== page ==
There is a disturbingly high level of support for launching an illegal attack on another country for something it is legally permitted to have. The assumption that “economic and diplomatic efforts” will be “unsuccessful” if they don’t force Iran to abandon its nuclear program helps to push respondents to give that answer, but they wouldn’t endorse a military option if they hadn’t been led to think that Iran’s nuclear program is an intolerable danger. That is partly because of the bad framing of the questions, but it is also a product of decades of relentless propagandizing about a supposed threat from Iran’s nuclear program that is completely divorced from reality. We need better poll questions on this subject, but we also need better, more informed debate about Iran and we have to stamp out the threat inflation that poisons and distorts the public’s perceptions of threats from other states.
Paul Musgrave explains why the U.S. shouldn’t want to buy Greenland even if it were possible:
Greenland is no longer a colony to be disposed of as the government in Copenhagen wishes. Today the Danish doctrine of the “Unity of the Realm” holds that Greenland forms an integral part of the three-country Kingdom of Denmark. To put it bluntly, selling off Greenland would be as unthinkable as the US selling off Hawaii or Delaware.
Even if country-selling were legal generally or specifically, the United States shouldn’t be in the business of engaging in the trade – however much Washington has treated Greenland as a colony in the past.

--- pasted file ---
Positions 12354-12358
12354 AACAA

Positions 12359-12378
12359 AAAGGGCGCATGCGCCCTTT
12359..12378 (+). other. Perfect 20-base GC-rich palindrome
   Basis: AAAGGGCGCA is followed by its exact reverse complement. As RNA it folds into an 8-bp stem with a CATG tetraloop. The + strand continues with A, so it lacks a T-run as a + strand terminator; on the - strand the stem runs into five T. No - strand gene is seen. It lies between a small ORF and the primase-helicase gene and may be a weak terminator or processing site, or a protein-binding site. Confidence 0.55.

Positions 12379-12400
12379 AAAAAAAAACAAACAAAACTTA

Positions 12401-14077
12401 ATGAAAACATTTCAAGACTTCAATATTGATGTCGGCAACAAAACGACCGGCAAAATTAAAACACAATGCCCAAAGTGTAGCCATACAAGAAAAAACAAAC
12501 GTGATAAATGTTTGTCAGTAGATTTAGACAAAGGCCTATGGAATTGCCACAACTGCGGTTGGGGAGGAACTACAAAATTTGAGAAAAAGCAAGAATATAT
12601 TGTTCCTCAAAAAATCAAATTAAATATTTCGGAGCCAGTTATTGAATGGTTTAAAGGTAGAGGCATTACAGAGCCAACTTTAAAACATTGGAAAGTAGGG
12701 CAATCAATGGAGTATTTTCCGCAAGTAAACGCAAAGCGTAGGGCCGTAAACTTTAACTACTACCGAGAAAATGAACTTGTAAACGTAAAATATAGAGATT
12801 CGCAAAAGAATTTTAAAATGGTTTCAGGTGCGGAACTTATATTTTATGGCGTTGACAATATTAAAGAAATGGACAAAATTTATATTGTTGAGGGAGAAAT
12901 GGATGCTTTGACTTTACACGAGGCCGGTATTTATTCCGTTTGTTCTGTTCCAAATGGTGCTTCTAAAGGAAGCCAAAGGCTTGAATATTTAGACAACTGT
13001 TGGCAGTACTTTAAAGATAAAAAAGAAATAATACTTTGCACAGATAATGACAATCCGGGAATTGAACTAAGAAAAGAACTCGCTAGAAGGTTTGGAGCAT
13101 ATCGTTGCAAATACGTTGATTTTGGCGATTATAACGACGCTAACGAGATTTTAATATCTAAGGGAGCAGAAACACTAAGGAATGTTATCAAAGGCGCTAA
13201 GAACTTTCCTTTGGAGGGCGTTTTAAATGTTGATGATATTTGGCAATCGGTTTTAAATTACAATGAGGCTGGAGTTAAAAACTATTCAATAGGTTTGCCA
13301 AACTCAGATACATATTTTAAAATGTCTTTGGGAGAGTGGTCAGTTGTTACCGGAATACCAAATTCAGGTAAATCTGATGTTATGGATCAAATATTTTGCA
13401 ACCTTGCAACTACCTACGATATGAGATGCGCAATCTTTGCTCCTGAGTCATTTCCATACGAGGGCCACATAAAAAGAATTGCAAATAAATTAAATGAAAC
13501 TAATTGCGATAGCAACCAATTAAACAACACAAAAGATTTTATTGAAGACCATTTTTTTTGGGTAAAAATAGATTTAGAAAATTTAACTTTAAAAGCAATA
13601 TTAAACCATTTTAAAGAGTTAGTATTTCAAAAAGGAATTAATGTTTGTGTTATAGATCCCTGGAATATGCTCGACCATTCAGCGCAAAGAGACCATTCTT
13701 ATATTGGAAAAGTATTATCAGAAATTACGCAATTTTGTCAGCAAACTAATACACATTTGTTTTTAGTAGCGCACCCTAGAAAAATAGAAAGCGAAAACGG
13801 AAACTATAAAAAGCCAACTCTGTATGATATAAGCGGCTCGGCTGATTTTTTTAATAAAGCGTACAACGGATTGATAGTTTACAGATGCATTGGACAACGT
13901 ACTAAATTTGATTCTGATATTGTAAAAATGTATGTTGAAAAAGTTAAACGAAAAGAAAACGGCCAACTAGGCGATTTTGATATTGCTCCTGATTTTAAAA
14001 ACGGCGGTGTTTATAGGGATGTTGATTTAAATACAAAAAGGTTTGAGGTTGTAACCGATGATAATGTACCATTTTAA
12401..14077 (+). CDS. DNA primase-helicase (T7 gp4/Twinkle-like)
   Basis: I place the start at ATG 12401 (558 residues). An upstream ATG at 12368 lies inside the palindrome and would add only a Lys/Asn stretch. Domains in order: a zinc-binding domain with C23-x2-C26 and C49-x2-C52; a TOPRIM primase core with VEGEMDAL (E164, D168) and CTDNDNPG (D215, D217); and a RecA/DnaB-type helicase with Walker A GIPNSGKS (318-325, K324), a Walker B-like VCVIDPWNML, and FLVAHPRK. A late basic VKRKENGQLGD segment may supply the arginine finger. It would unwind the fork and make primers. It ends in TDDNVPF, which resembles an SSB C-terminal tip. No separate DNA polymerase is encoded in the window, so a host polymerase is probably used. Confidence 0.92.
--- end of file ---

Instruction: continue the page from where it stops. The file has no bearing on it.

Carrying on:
The news that the president had entertained the idea of trying to buy our far northern neighbor has occasioned a lot of well-deserved mockery and scorn. Danish politicians have had a field denouncing it:
Martin Lidegaard, senior lawmaker of the Danish Social Liberal Party and a former foreign minister, called the idea “a grotesque proposal” which had no basis in reality.
“We are talking about real people and you can’t just sell Greenland like an old colonial power,” he told Reuters.
Musgrave goes beyond the usual mockery to spell out why it is a very bad and dangerous idea. Put simply, our government shouldn’t be engaging in the practice of buying and selling territories and sovereignty, and doing this ignores the self-determination and preferences of the people that live in these territories. The idea goes against basic respect for the territorial integrity and sovereignty of the country that is being treated as if it were an item to be bought. The notion of buying Greenland is ridiculous, and the entire discussion surrounding it as if it were a legitimate possibility is absurd, as Denmark’s prime minister recently said. The fact that Trump apparently thinks it is worth considering reminds us that his worldview is a narrow, mercenary one in which other countries are there only to be exploited and threatened.